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Q: By present standards your power specs are lower than some of your competitors. Are the specs based on RMS vs peak ratings? Or is it a limitation of size vs. dissipation?

A: The reason is that we only use one pair of output transistors. The benefit is that distortion no longer is the sum of distortion of several transistors which can be heard as a more transparent, relaxed and fluid presentation. For most applications I find our power more than sufficient since it’s actually higher than specified. I find that amps with massively paralleled transistors often induce listening fatigue which I relate to this matter. Relative to self cooling and max dissipation the amp could easily take far higher power. The IEC65 states that rated output must be delivered for 1 minute, the CEA490A makes it 5 minutes. This might seem short but one has to remember the crest factor. When playing music average power is a minimum of 10dB below rated power. Therefore the rules state that an amp must be capable of delivering a sinus signal for 1 to 5 minutes and a -10dB version for 4 to 5 hours continuously. If you’ve ever been at a party where they played to clipping, you’ll have seen amps shut down because thermal protection kicked in. That’s when self cooling is insufficient. Our amps use no thermal protection because our entire extruded aluminum enclosure acts as heat sink for exceptional cooling. The B-130 can play at full power for a few hours and at -10dB forever. That’s why our products remain cool. It allows the amps to sound less stressful, more relaxed and in control over longer session. That’s our design goal - to make all our gear sound musical and fluid over extended sessions.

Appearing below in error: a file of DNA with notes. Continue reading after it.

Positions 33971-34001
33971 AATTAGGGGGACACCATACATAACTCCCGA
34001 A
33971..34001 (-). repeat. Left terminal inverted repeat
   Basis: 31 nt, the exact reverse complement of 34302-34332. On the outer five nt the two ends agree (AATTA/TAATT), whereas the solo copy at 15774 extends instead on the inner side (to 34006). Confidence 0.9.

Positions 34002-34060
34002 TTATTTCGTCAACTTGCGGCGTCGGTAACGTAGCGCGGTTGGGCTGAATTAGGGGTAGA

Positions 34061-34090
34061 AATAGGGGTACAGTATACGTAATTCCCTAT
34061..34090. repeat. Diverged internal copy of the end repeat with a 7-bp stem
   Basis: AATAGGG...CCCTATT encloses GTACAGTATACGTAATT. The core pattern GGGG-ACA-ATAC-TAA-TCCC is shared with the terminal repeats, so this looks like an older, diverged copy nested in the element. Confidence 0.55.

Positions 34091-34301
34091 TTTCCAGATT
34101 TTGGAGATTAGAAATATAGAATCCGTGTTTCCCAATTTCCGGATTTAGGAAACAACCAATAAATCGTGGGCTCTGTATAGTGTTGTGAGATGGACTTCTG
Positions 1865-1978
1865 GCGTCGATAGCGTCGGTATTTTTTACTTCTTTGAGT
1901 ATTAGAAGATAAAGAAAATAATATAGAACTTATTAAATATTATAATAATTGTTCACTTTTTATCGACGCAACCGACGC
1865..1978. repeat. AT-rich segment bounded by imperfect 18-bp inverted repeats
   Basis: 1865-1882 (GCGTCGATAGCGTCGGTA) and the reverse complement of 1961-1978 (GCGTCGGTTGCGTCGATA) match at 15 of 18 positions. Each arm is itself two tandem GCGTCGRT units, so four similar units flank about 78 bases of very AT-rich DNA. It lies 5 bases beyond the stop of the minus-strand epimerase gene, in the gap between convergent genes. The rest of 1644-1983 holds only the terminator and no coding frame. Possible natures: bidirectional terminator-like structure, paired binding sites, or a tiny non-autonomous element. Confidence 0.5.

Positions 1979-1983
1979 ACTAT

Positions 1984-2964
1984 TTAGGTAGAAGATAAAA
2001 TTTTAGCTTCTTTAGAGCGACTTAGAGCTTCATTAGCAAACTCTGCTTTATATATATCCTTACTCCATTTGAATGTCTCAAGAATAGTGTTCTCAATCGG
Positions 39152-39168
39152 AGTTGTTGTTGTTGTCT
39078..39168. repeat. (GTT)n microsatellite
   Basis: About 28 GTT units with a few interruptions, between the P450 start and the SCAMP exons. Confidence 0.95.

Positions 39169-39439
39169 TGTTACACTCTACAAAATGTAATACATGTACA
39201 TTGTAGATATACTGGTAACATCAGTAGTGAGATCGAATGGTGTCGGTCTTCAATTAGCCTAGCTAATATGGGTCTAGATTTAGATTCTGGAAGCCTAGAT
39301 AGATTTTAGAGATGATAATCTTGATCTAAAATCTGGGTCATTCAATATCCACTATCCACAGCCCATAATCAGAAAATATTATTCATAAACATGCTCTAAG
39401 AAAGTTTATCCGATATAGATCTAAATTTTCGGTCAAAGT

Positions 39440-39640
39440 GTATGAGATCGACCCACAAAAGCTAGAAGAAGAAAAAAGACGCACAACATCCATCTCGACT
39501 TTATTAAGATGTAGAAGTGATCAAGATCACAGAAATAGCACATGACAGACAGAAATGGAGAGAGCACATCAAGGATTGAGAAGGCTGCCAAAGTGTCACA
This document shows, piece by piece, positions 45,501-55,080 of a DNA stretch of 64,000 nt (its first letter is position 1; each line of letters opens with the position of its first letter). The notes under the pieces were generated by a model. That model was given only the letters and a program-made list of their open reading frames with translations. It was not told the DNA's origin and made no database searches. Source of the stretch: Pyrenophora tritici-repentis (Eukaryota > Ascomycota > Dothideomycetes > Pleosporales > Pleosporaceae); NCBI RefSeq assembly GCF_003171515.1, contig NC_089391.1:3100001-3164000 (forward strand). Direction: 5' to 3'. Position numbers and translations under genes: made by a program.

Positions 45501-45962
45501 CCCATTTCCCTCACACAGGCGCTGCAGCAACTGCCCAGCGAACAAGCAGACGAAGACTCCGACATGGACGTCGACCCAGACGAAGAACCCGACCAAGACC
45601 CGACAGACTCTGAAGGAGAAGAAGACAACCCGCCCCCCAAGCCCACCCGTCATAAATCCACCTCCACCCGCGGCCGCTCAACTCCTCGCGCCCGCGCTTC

Q: The preouts allow for a subwoofer connection but there is no main-in provision to feed a filtered signal back in. This limits subwoofer benefits by not providing high-pass filtering for the mains.

A: If desired we can supply our SAXO board which cuts off the low frequencies in the B-130s power amp. That could be set to 80Hz for example to make the front channels breathe more freely when used with a sub.

Q: What is the difference between the original B-130 integrated amplifier and the new B-130+?

A: All the core qualities of the B-130 remain intact but Densen has worked over all aspects whereby the preamp stage was significantly upgraded for a lower noise floor, the power stage had small but significant upgrades and the control software was updated. Owners of the current B-130 can upgrade to the Plus version for a modest fee.

Mr. Sillesen has tremendous confidence in both the sonic integrity and reliability of his designs. The products are covered by a nearly unprecedented lifetime warranty to the original owner with proof of purchase; plus North American distributor TrueHarmonix further backs the warranty and conditions for their North American clients. As to performance Densen has an ambitious motto: "Life is to short for boring hifi". This demanded to be taken to the test.